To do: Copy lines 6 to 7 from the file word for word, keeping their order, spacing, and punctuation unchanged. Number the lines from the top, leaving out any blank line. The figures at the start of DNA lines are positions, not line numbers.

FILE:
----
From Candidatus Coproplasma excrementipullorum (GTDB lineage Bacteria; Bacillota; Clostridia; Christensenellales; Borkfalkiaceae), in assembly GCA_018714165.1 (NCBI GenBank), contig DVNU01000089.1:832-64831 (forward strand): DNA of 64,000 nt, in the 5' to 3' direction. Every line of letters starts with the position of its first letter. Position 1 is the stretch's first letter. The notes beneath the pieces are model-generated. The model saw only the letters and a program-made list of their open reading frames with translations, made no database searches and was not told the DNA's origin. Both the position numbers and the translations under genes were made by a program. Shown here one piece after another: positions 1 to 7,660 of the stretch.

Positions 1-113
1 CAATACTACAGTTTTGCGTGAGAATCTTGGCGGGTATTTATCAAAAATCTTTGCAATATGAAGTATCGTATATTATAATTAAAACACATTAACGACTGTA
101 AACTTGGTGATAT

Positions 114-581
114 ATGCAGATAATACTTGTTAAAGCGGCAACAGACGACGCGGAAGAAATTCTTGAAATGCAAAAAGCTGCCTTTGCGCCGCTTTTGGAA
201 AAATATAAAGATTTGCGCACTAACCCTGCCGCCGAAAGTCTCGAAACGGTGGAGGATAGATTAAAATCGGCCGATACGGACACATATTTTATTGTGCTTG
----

114 ATGCAGATAATACTTGTTAAAGCGGCAACAGACGACGCGGAAGAAATTCTTGAAATGCAAAAAGCTGCCTTTGCGCCGCTTTTGGAA
201 AAATATAAAGATTTGCGCACTAACCCTGCCGCCGAAAGTCTCGAAACGGTGGAGGATAGATTAAAATCGGCCGATACGGACACATATTTTATTGTGCTTG